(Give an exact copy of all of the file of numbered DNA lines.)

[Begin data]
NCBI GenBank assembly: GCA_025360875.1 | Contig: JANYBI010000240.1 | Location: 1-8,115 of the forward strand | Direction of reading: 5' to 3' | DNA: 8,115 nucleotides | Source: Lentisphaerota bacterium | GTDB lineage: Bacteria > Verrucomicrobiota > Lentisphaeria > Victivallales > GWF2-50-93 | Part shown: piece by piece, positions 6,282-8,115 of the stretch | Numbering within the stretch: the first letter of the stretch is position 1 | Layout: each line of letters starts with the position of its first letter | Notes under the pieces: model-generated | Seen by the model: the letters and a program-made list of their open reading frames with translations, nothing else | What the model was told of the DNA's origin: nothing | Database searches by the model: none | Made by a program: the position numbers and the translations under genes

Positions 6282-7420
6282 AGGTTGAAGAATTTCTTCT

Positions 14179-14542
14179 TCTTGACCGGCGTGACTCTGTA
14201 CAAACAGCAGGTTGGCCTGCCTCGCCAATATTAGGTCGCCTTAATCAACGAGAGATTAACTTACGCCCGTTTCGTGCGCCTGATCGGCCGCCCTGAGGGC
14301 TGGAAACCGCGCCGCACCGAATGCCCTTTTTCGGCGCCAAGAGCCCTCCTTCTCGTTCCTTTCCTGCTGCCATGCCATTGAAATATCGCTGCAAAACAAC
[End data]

NCBI GenBank assembly: GCA_025360875.1 | Contig: JANYBI010000240.1 | Location: 1-8,115 of the forward strand | Direction of reading: 5' to 3' | DNA: 8,115 nucleotides | Source: Lentisphaerota bacterium | GTDB lineage: Bacteria > Verrucomicrobiota > Lentisphaeria > Victivallales > GWF2-50-93 | Part shown: piece by piece, positions 6,282-8,115 of the stretch | Numbering within the stretch: the first letter of the stretch is position 1 | Layout: each line of letters starts with the position of its first letter | Notes under the pieces: model-generated | Seen by the model: the letters and a program-made list of their open reading frames with translations, nothing else | What the model was told of the DNA's origin: nothing | Database searches by the model: none | Made by a program: the position numbers and the translations under genes

Positions 6282-7420
6282 AGGTTGAAGAATTTCTTCT

Positions 14179-14542
14179 TCTTGACCGGCGTGACTCTGTA
14201 CAAACAGCAGGTTGGCCTGCCTCGCCAATATTAGGTCGCCTTAATCAACGAGAGATTAACTTACGCCCGTTTCGTGCGCCTGATCGGCCGCCCTGAGGGC
14301 TGGAAACCGCGCCGCACCGAATGCCCTTTTTCGGCGCCAAGAGCCCTCCTTCTCGTTCCTTTCCTGCTGCCATGCCATTGAAATATCGCTGCAAAACAAC